Stress in Production, Stress in Consumption

August 10, 2020 Sociocultural Issues No Comments

One leads to the other and vice versa, in a vicious circle from which we better escape.

Production and consumption

To be able to produce more, marketing departments are set up to entice consumers to consume more products from the producer who owns or regulates the marketing. Nothing new.

To be able to consume more, people are enticed to work, work, work, earn money, and consume. Nothing new.

People consume more by being enticed by marketing departments. A matter of fact.

People produce more by working harder. (Supposed to be) a matter of fact.

This is all very straightforward.

As a result, many people are overstressed, unhappy, feeling sick, demeaned without even realizing, burned out, more and more depressed, full of psycho-somatics, overmedicated. The environment is getting more and more a mess. The planet is at risk.

There is nothing straightforward about this. On the contrary,

it’s absurd.

So, how come that what appears to be straightforward is absurd at the same time?

I think it can be brought down to one thing: a lack of insight into what a human being really is. A human being is not a mere-ego. What we see happening is the result from and upon mere-ego. What the world needs and what we also need is to transcend the mere-ego viewpoint and direction.

From mere-ego, people are starkly abused, as is the planet. Stress is in production. Stress is in consumption. Stress is everywhere. People consume what they don’t need. People produce what is not needed. All is done in a race towards gratification that gratifies mere-ego, not the total-person.

The saddest thing is that such pseudo-gratification doesn’t lead to less search for the same, from the insight that it doesn’t work –> so we need something else. No, it leads to the reverse, from the mistaken idea that it doesn’t work –> so we need more to make it work.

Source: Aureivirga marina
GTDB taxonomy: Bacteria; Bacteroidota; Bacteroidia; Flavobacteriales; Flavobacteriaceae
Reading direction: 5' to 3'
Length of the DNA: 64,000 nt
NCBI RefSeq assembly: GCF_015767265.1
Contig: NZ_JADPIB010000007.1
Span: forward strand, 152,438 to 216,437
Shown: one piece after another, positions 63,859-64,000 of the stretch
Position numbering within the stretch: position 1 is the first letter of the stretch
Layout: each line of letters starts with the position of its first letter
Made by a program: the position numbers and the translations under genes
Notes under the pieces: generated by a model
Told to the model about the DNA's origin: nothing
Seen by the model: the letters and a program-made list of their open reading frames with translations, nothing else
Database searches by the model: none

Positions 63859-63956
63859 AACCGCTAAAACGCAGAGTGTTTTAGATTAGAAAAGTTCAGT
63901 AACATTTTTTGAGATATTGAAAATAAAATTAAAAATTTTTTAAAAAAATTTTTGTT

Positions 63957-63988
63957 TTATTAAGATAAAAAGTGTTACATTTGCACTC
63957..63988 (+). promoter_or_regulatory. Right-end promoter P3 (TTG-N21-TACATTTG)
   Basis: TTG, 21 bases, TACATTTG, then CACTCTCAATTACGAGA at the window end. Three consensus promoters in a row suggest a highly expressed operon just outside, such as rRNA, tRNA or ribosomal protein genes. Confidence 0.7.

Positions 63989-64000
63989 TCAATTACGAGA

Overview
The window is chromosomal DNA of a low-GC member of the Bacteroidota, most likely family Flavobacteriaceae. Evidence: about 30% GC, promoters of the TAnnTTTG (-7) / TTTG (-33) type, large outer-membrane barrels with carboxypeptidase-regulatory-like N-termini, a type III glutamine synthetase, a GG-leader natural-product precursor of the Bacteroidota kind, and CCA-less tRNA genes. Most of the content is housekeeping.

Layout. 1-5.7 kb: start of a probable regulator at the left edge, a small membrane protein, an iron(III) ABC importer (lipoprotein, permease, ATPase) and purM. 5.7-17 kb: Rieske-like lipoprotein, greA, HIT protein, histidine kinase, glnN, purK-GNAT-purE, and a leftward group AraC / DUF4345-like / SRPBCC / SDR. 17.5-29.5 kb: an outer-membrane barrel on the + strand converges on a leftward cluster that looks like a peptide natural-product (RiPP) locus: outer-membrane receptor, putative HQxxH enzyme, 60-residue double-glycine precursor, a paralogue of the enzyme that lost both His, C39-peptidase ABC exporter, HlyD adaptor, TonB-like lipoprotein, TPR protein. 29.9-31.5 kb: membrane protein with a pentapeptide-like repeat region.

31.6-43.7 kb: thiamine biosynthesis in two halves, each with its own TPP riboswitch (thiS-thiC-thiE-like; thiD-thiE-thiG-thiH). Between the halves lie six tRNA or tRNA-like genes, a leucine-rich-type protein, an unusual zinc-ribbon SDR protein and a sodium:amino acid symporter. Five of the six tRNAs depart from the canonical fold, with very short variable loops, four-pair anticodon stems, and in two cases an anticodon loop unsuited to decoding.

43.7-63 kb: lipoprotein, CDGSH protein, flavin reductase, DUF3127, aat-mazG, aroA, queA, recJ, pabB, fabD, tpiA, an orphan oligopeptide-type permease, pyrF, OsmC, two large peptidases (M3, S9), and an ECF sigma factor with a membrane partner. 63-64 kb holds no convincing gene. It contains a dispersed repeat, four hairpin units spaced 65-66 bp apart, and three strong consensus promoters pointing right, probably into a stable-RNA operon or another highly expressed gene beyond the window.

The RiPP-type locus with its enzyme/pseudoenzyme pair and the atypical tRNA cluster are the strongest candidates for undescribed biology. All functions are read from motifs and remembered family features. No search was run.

As said, it’s absurd.

We better step out of that race. It’s a rat race.

And people are not rats. They may think they are, with some neocortex on top. This neocortex is supposed to be ‘the master of the rat,’ and at the same time ‘the slave of the rat.’ The view depends on who is looking at whom. And, of course, vice versa.

  • “You have to have this because you are worth it. So, buy.”
  • “How to become the master of your brain and reprogram it as you wish.”
  • “Neuro-selling: how to make people desperately want to buy your product.”
  • “Minimal brain dysfunction must be the cause of xx behavior.”

These are just a few examples. Tell me, where, in all this, do you find meaningfulness? Depth? Respect? Openness? [see: “Five Aurelian Values“]

I don’t find any ethics in it.

Thus, I prefer to run a different race, even if this is much more challenging. It’s a race of humaneness in which deeper meaning and an ethical stance are on top of the list of things to strive for. It’s a radical choice, a challenge still at present. We need to get there for the sake of a beautiful future.

Meanwhile, A.I. is knocking at humanity’s door. It can make things much worse or much better. In the first place, it’s up to humans to try to give it some direction. That should be happening as much as possible already now.

We can keep behaving as we do, or we can open up to become beautiful human beings. If you see any of this in anything, then it’s also up to you.

 

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